19. A game booth for the game of claim 1 comprising a cabinet, an upper area supported on the cabinet, and a viewing area between the cabinet and the upper area.

20. A method for playing a game having a remotely controlled vehicle that is controlled by a operator interface and a control computer that senses the remotely controlled vehicle visually and controls the remotely controlled vehicle using visually sensed input and input from the operator interface comprising: operating the operator interface to provide the input from the operator interface to the control computer.

Description:

REFERENCE TO RELATED APPLICATIONS

This application claims the benefit of U.S. Provisional Ser. No. 60/673,290 filed on Apr. 20, 2005.

FIELD OF INVENTION

This invention relates generally to games and more particularly to games with remotely controlled vehicles, to vehicles for such games, to recharging systems for such vehicles and to an arcade booth for such games.

BACKGROUND OF THE INVENTION

Games with remotely controlled vehicles, such as the televised Battle Botts, are already known. These known games, however, do not include a central computer control that supervises the game process.

SUMMARY OF THE INVENTION

In one aspect, this invention provides a game with remotely controlled game vehicles that includes a central computer control for supervising the game process.

In another aspect, this invention provides a remotely controlled game vehicle.

In still another aspect this invention provides a game with remotely controlled vehicles that have on-board batteries and with recharging stations for the on-board batteries.

In still another aspect, this invention provides a game booth for a game having remotely controlled game vehicles and a central computer control for supervising the game process.

In still yet another aspect this invention provides a method for playing a game having remotely controlled vehicles and a central computer control for supervising the game process.

BRIEF DESCRIPTION OF THE DRAWINGS

FIGS. 1 and 2 are front and side views, respectively of an arcade booth for a game embodying the invention.

FIGS. 3a, 3b, 3c and 3d are front, top, side and isometric views, respectively, of a remotely controlled vehicle for the game associated with the arcade booth shown in FIGS. 1 and 2.

FIGS. 4a and 4b are front and side views of the remotely controlled vehicle shown in FIGS. 3a, 3b, 3c and 3d showing the range of arm motion.

FIGS. 5a and 5b are isometric and top views of the remotely controlled vehicle shown in FIGS. 3a, 3b, 3c, 3d, 4a and 4b with an upper shell removed to shown internal detail.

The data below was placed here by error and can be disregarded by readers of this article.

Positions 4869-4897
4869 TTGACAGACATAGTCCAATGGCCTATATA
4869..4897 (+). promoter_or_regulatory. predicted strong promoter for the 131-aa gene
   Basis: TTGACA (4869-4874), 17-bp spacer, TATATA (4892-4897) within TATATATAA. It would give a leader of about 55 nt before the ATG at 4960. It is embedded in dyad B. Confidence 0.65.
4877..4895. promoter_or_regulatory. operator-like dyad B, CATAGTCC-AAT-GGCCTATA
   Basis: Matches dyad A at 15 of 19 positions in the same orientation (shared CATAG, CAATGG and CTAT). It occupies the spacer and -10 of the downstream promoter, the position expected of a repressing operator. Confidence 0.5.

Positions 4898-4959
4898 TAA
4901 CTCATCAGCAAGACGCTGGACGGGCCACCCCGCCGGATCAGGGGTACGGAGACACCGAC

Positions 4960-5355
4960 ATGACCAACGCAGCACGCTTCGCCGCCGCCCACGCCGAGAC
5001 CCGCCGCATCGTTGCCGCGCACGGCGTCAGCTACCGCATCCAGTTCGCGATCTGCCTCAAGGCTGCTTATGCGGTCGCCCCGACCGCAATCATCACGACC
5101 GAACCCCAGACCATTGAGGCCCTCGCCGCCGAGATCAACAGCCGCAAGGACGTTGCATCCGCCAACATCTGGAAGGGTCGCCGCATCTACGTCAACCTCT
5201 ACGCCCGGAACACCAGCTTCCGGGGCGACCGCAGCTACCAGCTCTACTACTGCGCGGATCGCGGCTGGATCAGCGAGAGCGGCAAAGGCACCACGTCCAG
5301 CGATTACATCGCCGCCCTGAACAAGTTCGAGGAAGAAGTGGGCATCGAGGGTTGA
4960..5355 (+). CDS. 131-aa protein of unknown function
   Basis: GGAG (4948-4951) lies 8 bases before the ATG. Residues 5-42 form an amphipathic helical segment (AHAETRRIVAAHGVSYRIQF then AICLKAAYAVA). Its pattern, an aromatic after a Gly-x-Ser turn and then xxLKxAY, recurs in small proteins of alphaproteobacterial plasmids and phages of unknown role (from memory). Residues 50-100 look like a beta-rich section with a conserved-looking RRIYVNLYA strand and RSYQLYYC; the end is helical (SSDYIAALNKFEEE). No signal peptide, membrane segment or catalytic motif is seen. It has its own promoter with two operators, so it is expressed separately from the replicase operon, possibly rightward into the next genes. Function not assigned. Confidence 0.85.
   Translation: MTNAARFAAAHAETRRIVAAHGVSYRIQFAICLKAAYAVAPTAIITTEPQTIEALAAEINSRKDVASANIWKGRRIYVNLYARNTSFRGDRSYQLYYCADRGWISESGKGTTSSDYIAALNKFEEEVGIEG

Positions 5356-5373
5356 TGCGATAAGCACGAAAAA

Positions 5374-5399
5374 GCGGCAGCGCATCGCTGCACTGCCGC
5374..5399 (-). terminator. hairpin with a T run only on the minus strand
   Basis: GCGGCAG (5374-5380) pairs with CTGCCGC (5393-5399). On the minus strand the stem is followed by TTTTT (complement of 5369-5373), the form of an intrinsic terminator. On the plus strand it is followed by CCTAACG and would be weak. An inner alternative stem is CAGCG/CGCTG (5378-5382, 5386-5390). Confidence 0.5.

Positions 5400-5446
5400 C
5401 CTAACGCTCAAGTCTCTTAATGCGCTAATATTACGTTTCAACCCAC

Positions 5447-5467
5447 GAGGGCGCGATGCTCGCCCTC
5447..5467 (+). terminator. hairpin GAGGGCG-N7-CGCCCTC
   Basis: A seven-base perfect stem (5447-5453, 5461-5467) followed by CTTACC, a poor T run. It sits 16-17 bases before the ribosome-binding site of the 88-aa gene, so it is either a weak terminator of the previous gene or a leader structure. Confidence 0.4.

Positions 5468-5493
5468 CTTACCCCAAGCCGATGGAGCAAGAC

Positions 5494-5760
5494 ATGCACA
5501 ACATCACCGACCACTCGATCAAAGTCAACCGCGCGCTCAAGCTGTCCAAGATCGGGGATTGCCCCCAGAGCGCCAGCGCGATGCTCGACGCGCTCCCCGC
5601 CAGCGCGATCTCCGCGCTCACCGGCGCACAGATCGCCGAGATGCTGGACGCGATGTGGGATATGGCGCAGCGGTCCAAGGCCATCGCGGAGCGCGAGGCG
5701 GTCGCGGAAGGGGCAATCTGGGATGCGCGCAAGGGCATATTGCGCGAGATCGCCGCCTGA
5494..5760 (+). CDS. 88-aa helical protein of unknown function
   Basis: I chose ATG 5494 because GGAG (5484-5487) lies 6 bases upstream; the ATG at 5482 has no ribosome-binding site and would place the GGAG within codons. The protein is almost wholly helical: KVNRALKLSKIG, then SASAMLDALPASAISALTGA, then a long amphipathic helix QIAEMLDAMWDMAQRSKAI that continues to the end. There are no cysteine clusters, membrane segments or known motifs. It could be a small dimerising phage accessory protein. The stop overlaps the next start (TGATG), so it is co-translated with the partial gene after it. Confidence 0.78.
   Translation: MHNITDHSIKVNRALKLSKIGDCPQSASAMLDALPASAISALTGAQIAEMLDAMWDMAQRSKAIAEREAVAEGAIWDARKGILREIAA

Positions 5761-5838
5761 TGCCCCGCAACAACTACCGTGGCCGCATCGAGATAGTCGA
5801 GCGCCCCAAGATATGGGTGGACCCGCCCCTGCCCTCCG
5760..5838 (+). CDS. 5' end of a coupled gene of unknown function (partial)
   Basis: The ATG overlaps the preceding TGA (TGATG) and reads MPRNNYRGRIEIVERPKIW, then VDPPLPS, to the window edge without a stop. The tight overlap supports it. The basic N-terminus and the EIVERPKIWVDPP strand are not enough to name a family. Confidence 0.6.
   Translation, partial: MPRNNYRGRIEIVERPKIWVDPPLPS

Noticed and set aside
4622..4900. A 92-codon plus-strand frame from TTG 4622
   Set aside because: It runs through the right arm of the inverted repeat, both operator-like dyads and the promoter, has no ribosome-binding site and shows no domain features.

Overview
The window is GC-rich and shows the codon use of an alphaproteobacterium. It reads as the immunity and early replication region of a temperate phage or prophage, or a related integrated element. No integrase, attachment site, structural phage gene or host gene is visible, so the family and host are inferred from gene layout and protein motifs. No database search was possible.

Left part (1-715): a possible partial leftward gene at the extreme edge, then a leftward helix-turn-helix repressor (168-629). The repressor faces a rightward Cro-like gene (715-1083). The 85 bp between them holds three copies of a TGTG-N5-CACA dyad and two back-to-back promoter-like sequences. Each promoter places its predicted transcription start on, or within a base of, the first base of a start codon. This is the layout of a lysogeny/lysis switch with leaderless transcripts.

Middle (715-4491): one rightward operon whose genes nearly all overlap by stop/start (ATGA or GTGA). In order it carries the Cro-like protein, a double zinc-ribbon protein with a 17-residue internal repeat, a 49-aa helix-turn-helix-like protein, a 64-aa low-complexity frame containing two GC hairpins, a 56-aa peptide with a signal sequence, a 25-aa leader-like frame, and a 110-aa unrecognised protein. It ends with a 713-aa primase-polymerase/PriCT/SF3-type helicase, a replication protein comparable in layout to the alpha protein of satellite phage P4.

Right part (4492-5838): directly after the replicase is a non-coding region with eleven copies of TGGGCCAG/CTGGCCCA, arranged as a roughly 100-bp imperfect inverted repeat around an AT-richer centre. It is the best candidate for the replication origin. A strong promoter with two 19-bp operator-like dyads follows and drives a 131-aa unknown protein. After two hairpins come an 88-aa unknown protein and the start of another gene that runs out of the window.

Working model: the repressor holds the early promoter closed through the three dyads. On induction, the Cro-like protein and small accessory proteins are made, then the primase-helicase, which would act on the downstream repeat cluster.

FIG. 5c is a diagram showing joint saver torque versus angle.

FIG. 6 is an elevation schematic illustrating a game with remote control vehicles embodying the invention.

FIG. 7 is a top schematic of the game shown in FIG. 6.

FIG. 8 is a top schematic of the game shown in FIG. 6 with an example of patterns for the remotely controlled vehicles.

FIG. 9a is a legend for the pattern examples shown in FIG. 8.

FIG. 9b is a vehicle identification table for the range of pattern examples shown in FIG. 8.

FIG. 10 is a top schematic of the game shown in FIG. 6 with another example of patterns for the remotely controlled vehicles.

FIG. 11 is a partial elevation schematic of the game illustrated in FIG. 6 showing possible external light sources.

FIG. 12 is a partial elevation schematic of the game illustrated in FIG. 6 showing remotely controlled vehicles with optional active lighting.

FIG. 13 is a partial elevation schematic of the game illustrated in FIG. 6 with an optional special stationary light source.

FIG. 14 is a partial elevation schematic of the game illustrated in FIG. 6 with optional retro-reflective surfaces on the remotely controlled vehicles and an optional stationary light source near a camera for sensing the remotely controlled vehicles visually.

FIG. 15 is a top schematic of the game illustrated in FIG. 6 with optional charging stations.

FIG. 16 is a schematic of a simplified charging circuit for the charging stations shown in FIG. 15.

FIG. 17 is a schematic of a more complex charging circuit for the charging stations shown in FIG. 15.

FIGS. 18 and 19 are elevation schematics of a game of the invention having an optional lifting platform.

FIGS. 20 and 21 are top and elevation schematics of the game shown in FIGS. 18 and 19.

FIGS. 22 and 23 are top and elevation schematics of the game shown in FIGS. 18 and 19 with the optional lifting platform in a storage position.